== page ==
John Kasich’s “Wild Wild West” Ohio Includes No Permits or Fees Required for Cable or Video Service Providers to Install Micro Wireless Infrastructure Underground?

By B.N. Frank

Giddy-up, Ohio.  John Kasich wants your Midwestern state to be the “Wild Wild West” for automated vehicles – despite all the accidents (and one fatality so far).

“You’ll always have to take risks,” Kasich said Wednesday while announcing the order. “If you don’t take risks, you die.”

Then again – sometimes you take risks and die anyway.  Or perhaps you take risks and another person dies – like that woman hit by the self-driving Uber.  R.I.P.Elaine Herzberg.

Regardless, on May 9, 2018, he signed an executive order that allows companies to test these cars on any public road in the Midwestern state, without anyone behind the wheel. According to the order, a licensed driver will have to monitor the car remotely and have the ability to avoid accidents if the car’s system fails.

Kasich also said his mother and father were killed by drunk drivers.  He believes that AVs will prevent “senseless death” and “carnage” on highways even though no one can really prove that these vehicles will be safer than human drivers, drunk or otherwise.

Equally Wild Wild West-ish: one week earlier, Kasich signed Ohio House Bill 478 “Small Cells Expansion Act” which eliminates almost all municipal control over small cell tower placement including in residential yards and public rights of ways.  Some of these towers have already been installed throughout Ohio and in front of homes.

The bill also allows:

a cable or video service provider shall not be required to obtain permits from a municipal corporation or to pay fees, with the exception of work permits and associated fees, to place, operate, maintain, or replace micro wireless facilities pursuant to an existing franchise or video service authorization under Chapter 1332. of the Revised Code;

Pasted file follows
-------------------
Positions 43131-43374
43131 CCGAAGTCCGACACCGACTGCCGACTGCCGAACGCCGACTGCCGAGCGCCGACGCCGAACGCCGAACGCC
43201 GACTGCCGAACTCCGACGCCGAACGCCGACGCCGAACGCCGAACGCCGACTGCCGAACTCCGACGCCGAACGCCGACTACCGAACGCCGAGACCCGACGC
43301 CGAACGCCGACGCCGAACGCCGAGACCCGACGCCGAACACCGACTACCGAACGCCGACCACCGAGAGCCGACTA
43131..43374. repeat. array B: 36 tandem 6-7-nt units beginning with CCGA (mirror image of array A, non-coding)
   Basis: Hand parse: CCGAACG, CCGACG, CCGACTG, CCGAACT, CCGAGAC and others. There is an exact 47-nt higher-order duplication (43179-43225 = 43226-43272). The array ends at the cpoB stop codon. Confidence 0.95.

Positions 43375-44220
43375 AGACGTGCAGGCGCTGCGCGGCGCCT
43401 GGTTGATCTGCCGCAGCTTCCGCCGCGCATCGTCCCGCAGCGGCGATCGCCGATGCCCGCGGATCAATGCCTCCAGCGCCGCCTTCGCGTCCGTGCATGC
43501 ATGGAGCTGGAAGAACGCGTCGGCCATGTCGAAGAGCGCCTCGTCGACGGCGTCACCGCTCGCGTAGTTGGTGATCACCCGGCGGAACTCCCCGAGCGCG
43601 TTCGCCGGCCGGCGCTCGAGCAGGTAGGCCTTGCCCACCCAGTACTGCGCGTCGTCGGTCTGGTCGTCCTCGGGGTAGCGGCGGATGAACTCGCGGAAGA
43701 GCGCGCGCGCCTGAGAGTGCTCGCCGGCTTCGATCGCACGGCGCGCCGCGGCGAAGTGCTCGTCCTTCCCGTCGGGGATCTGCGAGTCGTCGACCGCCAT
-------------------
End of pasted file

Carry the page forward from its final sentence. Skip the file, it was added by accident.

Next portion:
nor shall a holder of an existing franchise or video service authorization be required to obtain additional authorizations or to pay additional fees for the placement of micro wireless facilities already covered under an existing franchise or video service authorization under Chapter 1332. of the Revised Code.

No permits.  No fees.  Ignore “The Precautionary Principle” and just start digging?

According to the CDC, over 50% of Ohio ADULTS live in “wireless only” homes.  This seems to justify installing wireless infrastructure all over Ohio above ground and below – including in residential yards without actually asking Ohio residents if they want this?  That’s not democracy.

According to one Ohio law firm, some Ohio municipalities are fighting back:

As a result of the forthcoming changes to ORC Chapter 4939[1] by Ohio House Bill 478, a flurry of Public Way Notices (PWN) have recently been filed with the Public Utilities Commission of Ohio (PUCO) by municipalities considering the enactment of new or revised ROW ordinances.  Since May 1, 2018, 28 PWNs have been filed with PUCO.

Although it seems likely that many of the newly proposed ROW ordinances being considered by municipalities are intended to apply to small cell facilities in the ROW, ambiguous language in certain sections of the new proposed ordinances could allow municipalities to impose their new requirements upon energy companies with existing facilities in the public ROW. Such application may cause permitting delays and increased costs for an energy company attempting to repair, replace, or maintain its infrastructure.

In the meantime, doctors, environmental groups, organizations and even elected officials in other states have been fighting similar state and federal legislation that eliminate municipal control over installation.

Since 2004, The International Association of Firefighters has opposed the use of their stations as base stations for cell towers and antennas until it can be proven that they are not hazardous to the health of members.

The Telecom Industry has also never said that cell phones are safe.  Cell phone manufacturers are warning shareholders (not customers) that they may eventually be held liable for the harm their products have caused.

Regardless, apparently really soon, Ohio teens and everyone else will have plenty of time to share porn or whatever online at higher speeds while being carted around by remotely controlled cars.

Thanks, Kasich.

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